POTENTIAL DANGERS OF AGAVE

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“Agave provokes bitter debate as a sweetener,” reads the headline in the March 23rd Chicago Tribune: www.chicagotribune.com/features/chi-0323deardorffmar23,1,7478086.story. The story raises questions about the safely of the trendy, expensive, liquid sugar made from the Mexican agave cactus. Agave nectar is being marketed as a healthful, all-natural substitute for sucrose because it has a very low glycemic index and doesn’t raise insulin levels. However, the dangers of fructose are well known, and agave nectar is almost 100% fructose. As I wrote in this previous post, http://carbwars.blogspot.com/search?q=agave, fructose raises triglycerides, promotes belly fat, and contributes to fatty liver, obesity, diabetes, heart disease, hypertension, and metabolic syndrome. It increases the formation of glycation end-products, which speed up the aging process.

Although the juice of the agave cactus is about half glucose and half fructose as it comes from the plant, it is refined to remove the glucose. “ ‘It’s almost all fructose, highly processed sugar with great marketing,’ said Dr. Ingrid Kohlstadt, fellow of the American College of Nutrition and associate faculty member at Johns Hopkins School of Public Health.”
But wait—there’s more. There have been reports that many of the products labeled as being from the blue agave plant really contain high-fructose syrup from corn and other varieties of agave because blue agave is expensive and in high demand for making tequila. Russ Bianchi, a food and beverage formulator, is quoted as saying, “Agave is really chemically refined hydrolyzed high-fructose inulin syrup and not from the blue agave plant, organic or raw as claimed.”

Although the article includes quotes from some who endorse the use of agave “in moderation,” it also lists concerns about agave consumption, including the following:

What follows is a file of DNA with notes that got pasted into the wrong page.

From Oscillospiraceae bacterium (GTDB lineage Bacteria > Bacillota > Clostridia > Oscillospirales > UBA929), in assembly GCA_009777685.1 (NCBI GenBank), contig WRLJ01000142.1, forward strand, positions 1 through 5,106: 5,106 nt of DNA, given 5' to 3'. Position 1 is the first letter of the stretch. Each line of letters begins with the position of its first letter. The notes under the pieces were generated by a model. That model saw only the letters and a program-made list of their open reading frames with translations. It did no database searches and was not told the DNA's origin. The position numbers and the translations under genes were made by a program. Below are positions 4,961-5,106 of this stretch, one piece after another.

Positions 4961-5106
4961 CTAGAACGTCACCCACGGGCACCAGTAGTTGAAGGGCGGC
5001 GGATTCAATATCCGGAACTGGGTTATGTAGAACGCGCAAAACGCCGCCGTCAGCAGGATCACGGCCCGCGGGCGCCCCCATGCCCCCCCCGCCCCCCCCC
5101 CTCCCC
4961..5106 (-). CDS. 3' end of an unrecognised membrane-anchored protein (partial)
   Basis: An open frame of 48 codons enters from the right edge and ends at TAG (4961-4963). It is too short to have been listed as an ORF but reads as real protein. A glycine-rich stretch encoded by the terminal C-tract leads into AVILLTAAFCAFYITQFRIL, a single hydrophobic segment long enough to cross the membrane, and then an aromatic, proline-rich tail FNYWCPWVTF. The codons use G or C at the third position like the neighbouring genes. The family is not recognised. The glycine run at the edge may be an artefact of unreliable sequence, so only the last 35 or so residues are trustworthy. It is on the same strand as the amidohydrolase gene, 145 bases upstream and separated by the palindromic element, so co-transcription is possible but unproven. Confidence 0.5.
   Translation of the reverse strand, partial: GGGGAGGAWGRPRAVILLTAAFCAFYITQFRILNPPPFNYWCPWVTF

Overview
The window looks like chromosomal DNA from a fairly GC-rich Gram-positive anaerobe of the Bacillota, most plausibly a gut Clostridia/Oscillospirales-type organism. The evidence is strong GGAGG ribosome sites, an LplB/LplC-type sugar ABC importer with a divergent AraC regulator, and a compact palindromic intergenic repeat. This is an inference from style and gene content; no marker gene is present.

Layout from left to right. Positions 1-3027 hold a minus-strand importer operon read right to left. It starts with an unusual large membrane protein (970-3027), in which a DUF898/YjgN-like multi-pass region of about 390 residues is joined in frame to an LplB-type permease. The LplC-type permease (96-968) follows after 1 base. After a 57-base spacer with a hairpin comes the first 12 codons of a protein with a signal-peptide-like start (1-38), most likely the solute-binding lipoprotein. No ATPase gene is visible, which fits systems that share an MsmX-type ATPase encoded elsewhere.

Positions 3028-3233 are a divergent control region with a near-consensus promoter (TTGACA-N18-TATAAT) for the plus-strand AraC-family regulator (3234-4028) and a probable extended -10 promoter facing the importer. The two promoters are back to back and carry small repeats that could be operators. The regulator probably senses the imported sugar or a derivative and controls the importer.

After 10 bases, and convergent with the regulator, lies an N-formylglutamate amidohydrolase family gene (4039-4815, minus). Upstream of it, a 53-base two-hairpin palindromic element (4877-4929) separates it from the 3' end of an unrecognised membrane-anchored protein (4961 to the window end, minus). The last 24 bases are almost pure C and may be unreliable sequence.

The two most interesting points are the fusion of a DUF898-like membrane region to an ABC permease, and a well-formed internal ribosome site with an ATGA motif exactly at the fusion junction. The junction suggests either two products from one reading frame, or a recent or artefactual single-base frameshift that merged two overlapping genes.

– It can contain botulism spores and should not be given to babies.
– It should be avoided if you are pregnant, as some believe it can cause miscarriages.
– It can worsen acne and diabetes symptoms.
– It does not raise blood glucose levels, but it raises blood fructose, which is worse.
– Use only agave nectar that is organic and carries a USDA seal.

The author states that although the FDA does not see a need for action, it requests reports of adverse effects from agave.

© 2008, Judy Barnes Baker

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  1. Hi! This is my first time here, and I thought I’d give my 2 cents. To me, your post above seems very one-sided. I’ve actually contacted a few of the agave manufacturers who told me that these are some of the rumors they battle against because they take sales away from synthetic sugars and cane sugar.

    Also, as someone who bakes exclusively with agave nectar and who has long suffered with sugar sensitivities, I’ve noticed a huge positive change in my moods since using agave rather then other sugars/sugar substitutes. Additionally, I practice moderation in what I put into my system to avoid sugar issues altogether. Finally, my friends who are diabetic have been able to enjoy 1 or two cookies or a slice of a pie I’ve baked without the negative effects they previously experienced with “traditional” sweets. Let me tell you, they were grateful. 🙂

    Anyway, just thought I’d contribute since I thought you’d welcome some personal experience.

  2. Hi Deb.
    Yes, I do appreciate your sharing your experience. You are probably right that “moderation” is the key. However, I think it is important for people to realize that fructose is fructose whether it comes from corn or from cactus.

    Thanks for your comment and welcome to my blog!

  3. You are kidding me! I looked at the recipes posted, and you promote the use of toxic chemicals in the recipes, yet talk about agave?! Crystal lite drink mix is all chemicals, that are toxic for the body.

  4. Mia culpa on the Crystal Light. It contains aspartame, and I don’t recommend the use of aspartame. I think there is another brand of lemonade mix that would be a better choice, but I’ll have to find out what it is.

    Read my other posts about sweeteners here: http://carbwars.blogspot.com/2007/10/sweeteners-update.html and here: http://carbwars.blogspot.com/2007/07/sweeteners.html for more information about agave and other “natural” sweeteners.

    Thanks for the comment.

  5. What you are saying is very true. Fructose does not cause a insulin response but can still cause many of the problems attributed to having elevated insulin levels. Deb Schiff speaks about how she feels better than when she eats sugar. The big problem with fructose is it can cause many of the problems attributed to high sucrose food and it can do so without the symptoms attributed to sugar sensitivities. Check out this article: http://cutthefatpodcast.com/238/cut-the-fat-blog/agave-nectar-is-it-a-good-alternative-to-sugar it confirms what you are saying

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